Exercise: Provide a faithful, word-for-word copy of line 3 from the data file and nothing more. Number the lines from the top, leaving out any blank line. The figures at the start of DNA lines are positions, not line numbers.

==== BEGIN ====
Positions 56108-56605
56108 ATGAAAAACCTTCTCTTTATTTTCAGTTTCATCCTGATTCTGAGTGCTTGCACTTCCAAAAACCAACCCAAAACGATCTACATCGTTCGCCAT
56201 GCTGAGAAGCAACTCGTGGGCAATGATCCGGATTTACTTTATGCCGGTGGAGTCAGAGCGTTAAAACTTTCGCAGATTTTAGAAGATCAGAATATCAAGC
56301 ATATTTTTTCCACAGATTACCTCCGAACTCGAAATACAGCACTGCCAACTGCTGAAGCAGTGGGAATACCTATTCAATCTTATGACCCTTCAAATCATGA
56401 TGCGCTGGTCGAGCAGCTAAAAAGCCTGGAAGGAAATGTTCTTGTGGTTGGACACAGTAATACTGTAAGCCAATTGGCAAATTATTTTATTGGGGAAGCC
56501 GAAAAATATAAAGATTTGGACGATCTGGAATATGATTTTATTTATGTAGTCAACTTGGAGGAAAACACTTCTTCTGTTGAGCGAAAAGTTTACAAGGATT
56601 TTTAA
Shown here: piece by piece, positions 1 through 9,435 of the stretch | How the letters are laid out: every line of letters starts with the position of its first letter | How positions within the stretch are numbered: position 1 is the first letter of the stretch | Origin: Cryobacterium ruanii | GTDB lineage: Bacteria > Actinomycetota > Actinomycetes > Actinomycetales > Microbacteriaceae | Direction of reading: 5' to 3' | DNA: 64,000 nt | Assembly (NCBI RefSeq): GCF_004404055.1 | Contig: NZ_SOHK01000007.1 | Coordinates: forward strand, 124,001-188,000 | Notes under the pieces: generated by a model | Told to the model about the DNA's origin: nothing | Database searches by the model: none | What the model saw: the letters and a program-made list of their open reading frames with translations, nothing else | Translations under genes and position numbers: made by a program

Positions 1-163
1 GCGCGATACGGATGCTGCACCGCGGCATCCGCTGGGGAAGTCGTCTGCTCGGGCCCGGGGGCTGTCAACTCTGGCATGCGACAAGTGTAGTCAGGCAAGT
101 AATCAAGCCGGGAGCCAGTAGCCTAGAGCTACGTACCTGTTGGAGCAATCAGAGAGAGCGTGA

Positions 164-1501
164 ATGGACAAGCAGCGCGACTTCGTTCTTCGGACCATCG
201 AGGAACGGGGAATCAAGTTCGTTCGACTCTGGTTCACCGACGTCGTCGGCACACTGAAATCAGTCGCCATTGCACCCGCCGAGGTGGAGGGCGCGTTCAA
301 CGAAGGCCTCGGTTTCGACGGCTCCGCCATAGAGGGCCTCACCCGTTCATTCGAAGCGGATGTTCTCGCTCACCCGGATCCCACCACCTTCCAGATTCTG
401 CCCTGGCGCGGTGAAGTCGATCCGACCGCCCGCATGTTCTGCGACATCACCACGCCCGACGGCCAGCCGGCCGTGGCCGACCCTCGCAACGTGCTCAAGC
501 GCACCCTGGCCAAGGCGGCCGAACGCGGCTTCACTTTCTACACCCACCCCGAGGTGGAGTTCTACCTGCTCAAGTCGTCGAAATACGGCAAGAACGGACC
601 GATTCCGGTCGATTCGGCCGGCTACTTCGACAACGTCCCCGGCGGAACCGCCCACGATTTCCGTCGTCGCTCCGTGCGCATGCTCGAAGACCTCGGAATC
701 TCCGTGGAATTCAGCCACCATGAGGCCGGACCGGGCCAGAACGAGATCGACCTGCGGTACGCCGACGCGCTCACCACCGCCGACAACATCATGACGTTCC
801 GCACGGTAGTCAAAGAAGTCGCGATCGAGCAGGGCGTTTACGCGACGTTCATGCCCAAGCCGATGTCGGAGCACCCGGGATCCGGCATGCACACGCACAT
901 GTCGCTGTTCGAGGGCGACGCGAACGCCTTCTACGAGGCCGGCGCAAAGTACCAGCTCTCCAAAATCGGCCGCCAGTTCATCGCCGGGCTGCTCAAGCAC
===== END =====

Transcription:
56201 GCTGAGAAGCAACTCGTGGGCAATGATCCGGATTTACTTTATGCCGGTGGAGTCAGAGCGTTAAAACTTTCGCAGATTTTAGAAGATCAGAATATCAAGC